Zika Virus Outbreak Impacts Blood Donation Guidelines in US

PHOTO: An employee of the Health Secretariat fumigates a home against the Aedes aegypti mosquito to prevent the spread of the Zika, Virus in Acapulco, Mexico, Feb. 2, 2016. PlayPedro Pardo/AFP/Getty Images
WATCH Zika Virus Outbreak: Inside the Hot Zone

The effects of the Zika virus outbreak are already being felt in the U.S. as the American Red Cross announced new guidelines to blood donation policy due to the virus' rapid spread.

The American Red Cross, the largest blood collection organization in the nation, announced today that it is asking people to defer donating blood for 28 days if they have been in any country with Zika infection.

The virus is primarily spread through mosquito infection, though isolated cases have been reported where it spread through blood transfusion or sexual contact. The news comes as the U.S. Food and Drug Administration considers changing its guidelines around blood donation due to the Zika virus.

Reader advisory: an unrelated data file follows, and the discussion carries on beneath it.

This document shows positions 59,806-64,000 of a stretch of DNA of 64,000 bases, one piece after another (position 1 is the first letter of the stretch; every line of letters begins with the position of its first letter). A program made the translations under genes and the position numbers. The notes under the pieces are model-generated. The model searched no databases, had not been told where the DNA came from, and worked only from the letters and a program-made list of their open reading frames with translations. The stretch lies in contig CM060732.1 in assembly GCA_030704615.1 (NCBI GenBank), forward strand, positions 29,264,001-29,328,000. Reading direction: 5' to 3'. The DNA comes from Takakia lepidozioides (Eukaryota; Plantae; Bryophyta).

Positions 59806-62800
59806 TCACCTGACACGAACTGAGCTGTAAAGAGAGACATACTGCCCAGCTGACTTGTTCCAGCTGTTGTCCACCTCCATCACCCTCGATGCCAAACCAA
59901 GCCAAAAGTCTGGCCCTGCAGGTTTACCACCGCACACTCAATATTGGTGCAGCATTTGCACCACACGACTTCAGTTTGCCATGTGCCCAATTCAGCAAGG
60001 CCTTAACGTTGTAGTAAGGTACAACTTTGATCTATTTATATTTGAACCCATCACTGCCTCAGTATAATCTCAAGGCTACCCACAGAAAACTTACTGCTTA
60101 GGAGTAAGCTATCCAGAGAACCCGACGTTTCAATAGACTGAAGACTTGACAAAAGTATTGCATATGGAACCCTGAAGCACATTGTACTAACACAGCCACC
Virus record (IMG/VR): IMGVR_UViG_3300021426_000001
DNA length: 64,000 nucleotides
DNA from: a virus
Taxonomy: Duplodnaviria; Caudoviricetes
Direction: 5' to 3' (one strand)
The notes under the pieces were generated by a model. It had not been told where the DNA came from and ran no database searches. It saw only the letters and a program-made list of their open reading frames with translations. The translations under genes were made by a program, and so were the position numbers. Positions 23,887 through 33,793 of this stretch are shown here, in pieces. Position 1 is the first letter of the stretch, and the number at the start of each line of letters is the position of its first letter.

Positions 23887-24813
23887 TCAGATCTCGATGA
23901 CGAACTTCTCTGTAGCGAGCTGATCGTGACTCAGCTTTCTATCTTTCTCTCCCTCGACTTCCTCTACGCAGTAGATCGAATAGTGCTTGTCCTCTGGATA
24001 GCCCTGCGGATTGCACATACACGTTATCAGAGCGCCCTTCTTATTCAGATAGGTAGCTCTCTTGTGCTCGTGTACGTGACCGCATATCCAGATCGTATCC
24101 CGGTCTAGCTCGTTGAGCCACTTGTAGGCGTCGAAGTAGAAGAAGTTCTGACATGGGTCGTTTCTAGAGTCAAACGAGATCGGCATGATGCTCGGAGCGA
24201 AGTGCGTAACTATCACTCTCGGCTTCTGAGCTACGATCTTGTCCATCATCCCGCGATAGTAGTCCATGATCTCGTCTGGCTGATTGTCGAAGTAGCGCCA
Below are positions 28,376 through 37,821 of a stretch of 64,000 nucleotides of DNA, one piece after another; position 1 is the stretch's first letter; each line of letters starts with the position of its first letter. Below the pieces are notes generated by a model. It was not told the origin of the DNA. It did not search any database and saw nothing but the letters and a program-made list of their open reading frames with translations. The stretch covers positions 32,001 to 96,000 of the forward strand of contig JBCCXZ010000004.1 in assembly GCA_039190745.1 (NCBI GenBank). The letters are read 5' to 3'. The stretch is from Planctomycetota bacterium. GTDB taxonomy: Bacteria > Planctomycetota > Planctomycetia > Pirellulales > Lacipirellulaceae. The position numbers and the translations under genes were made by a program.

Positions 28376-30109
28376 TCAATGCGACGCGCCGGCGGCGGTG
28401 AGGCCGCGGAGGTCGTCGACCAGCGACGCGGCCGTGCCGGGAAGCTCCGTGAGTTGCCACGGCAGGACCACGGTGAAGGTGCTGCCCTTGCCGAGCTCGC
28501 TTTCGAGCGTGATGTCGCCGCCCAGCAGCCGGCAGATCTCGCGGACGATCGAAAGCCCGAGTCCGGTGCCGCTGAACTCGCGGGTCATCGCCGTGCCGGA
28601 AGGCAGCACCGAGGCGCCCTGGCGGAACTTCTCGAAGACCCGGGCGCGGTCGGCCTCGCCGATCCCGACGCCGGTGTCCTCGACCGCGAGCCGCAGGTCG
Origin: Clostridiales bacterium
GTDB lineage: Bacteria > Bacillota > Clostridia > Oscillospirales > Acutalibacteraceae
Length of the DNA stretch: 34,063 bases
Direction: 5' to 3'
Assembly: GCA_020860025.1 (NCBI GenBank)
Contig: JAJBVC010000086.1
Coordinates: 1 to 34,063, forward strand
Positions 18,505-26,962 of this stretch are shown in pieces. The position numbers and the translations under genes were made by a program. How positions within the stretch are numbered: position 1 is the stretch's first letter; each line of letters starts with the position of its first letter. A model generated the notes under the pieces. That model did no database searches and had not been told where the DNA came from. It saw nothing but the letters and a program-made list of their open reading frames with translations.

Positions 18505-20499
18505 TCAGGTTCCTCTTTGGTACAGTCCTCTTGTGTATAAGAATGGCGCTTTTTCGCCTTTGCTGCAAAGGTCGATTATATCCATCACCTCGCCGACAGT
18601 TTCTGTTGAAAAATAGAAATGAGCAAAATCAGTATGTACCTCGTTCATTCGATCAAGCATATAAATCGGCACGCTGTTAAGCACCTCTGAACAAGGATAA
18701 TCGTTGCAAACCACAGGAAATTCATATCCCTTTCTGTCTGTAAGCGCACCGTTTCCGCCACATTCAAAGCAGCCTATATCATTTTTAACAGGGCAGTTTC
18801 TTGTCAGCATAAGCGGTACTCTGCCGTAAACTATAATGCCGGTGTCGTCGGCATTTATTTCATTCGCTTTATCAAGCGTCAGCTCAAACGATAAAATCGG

“The American Red Cross is dedicated to providing the safest, most reliable blood products possible to patients in need," said Dr. Susan Stramer, vice president of scientific affairs at the American Red Cross. "We are closely monitoring the spread of Zika virus."

Dr. Anthony Fauci, director of the National Institute of Allergy and Infectious Diseases, said during a news conference last week that the FDA is looking into changing its policy, which would affect all blood donations in the U.S.

"The FDA is looking at the issue of blood supply, blood donors and travelers," Fauci said. "We know it’s in the blood stream very briefly, most people have cleared the bloodstream of the virus after about a week."

An FDA spokeswoman confirmed to ABC News today that the agency is working with the U.S. Centers for Disease Control and Prevention as the agency considers changing the guidelines for blood donation.

The United Kingdom and Canada have already implemented changes to their blood donation policies in the face of the Zika virus outbreak. U.K. officials are asking prospective blood donors to wait 28 days after returning from a country with Zika virus transmission, while Canadian officials are asking potential donors to wait one month.

ABC News' Dr. Anand Venkatraman, a neurology resident at the University of Alabama at Birmingham and a resident at the ABC News Medical Unit, contributed to this report.